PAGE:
Equilibrium-Efficiency-Theorems of Welfare

Equilibrium and Efficiency-The First and Second Fundamental Theorems of Welfare Economics:

A general equilibrium in a competitive market economy has been proven to exists, given some quite weak assumptions about consumers’ preferences. The allocation that a general equilibrium in a competitive market economy results in is furthermore, Pareto efficient. In such equilibrium:

1. All consumers maximize their utility subject to budget restrictions, determined by their initial allocations and the relative prices;

2. The aggregate excess demands are non-positive on all markets at the same time (if all goods are desirable the aggregate excess demand for all goods is equal to zero).

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Since all consumers maximize their utility, and there are no goods left over, it must be the case that the final allocation cannot be changed so that someone is better off, without anyone else being worse off. This result is called the first fundamental theorem of welfare economics, or the “invisible hand theorem” after Adam Smith’s metaphor of how competition works for the general (public) good, without that being the intent (or even in the interest) of each individual.

The first fundamental theorem is only concerned with efficiency, i.e., whether the market allocation is such that resources are used in an efficient way. This is certainly important: Why waste resources, if they can be employed to someone’s benefit? However, a Pareto efficient allocation can be extremely unequal then it comes to the final distribution of utility (or consumption). Under certain circumstances a government can intervene to “Fix” this inequality, but without interfering in the market system, and the trading that goes on between individual consumers. The second fundamental theorem of welfare economics claims that:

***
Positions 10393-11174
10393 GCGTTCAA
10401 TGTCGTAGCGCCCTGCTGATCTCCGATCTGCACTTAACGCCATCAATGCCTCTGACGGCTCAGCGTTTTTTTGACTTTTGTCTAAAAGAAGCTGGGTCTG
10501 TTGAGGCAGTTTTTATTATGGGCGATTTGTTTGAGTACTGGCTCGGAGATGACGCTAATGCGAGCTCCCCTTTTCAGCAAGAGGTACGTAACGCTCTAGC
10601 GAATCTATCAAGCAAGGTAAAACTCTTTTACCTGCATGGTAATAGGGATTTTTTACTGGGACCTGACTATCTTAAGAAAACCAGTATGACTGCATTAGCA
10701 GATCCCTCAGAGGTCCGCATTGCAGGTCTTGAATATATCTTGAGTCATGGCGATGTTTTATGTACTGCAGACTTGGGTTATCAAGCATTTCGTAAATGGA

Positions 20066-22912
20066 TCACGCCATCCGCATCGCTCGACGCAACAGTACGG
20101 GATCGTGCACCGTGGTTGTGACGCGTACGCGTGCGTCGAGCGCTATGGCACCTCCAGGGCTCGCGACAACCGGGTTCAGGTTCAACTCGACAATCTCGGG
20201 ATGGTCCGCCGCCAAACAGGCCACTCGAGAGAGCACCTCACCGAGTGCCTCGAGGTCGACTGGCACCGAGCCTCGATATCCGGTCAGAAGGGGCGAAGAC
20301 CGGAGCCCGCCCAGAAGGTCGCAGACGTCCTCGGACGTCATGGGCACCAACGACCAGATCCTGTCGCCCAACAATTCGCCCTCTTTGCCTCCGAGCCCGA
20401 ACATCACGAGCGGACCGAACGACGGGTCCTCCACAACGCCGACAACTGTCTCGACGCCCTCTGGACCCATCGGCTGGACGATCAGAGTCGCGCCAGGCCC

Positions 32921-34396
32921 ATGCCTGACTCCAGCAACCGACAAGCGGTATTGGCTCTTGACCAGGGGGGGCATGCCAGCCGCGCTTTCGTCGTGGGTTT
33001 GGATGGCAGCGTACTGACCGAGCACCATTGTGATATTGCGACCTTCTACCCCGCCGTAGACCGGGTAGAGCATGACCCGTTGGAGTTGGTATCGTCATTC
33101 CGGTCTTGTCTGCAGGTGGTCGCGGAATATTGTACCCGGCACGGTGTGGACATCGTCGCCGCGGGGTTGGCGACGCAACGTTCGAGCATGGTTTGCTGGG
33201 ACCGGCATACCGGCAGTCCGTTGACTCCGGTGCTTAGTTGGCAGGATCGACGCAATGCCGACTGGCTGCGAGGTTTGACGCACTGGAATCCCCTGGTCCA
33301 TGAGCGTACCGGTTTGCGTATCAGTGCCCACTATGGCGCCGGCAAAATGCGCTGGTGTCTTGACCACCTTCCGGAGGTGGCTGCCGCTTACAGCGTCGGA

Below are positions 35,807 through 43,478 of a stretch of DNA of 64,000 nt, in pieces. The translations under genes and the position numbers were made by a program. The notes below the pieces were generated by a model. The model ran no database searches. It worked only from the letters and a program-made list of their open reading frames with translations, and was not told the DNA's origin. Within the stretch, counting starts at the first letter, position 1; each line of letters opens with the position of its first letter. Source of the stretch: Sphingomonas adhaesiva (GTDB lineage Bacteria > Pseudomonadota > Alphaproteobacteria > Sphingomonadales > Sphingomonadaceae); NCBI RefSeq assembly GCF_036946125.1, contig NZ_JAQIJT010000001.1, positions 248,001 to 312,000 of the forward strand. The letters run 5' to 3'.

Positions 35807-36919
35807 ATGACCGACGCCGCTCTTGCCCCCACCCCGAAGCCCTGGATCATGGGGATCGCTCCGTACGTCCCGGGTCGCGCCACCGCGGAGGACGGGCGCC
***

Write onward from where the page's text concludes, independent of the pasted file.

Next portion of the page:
Any Pareto-optimal allocation can be implemented as general competitive market equilibrium by a redistribution of the initial allocation, through a system of lump-sum taxes and transfers. The second welfare theorem is illustrated in figure below, where we assume that the initial allocation is at point A. If the government does not intervene, the equilibrium will be at Point B, where consumer 1 gets almost all utility. A lump-sum tax on consumer 1′s endowment of good 2, will shift the initial allocation to point C. The new equilibrium will be at point D, with a much more equal distribution of utility than at point B. The catch with the second theorem is that lump-sum taxes are almost impossible to implement. In practice the most important endowment of anything is our own labor ability, and different abilities are notoriously difficult to observe, and therefore to tax. (Note that we do observe labor supply choices, which will normally depend on abilities, but if the government tries to tax labor actually supplied, it will distort this decision, and the tax is not lump-sum in nature. The same goes for taxing capital; such a tax will influence the savings decision.) In general, the government must resort to distortionary taxation, which we’ve seen have associated dead weight losses. The question of redistribution therefore becomes a question of trading off efficiency against equality.

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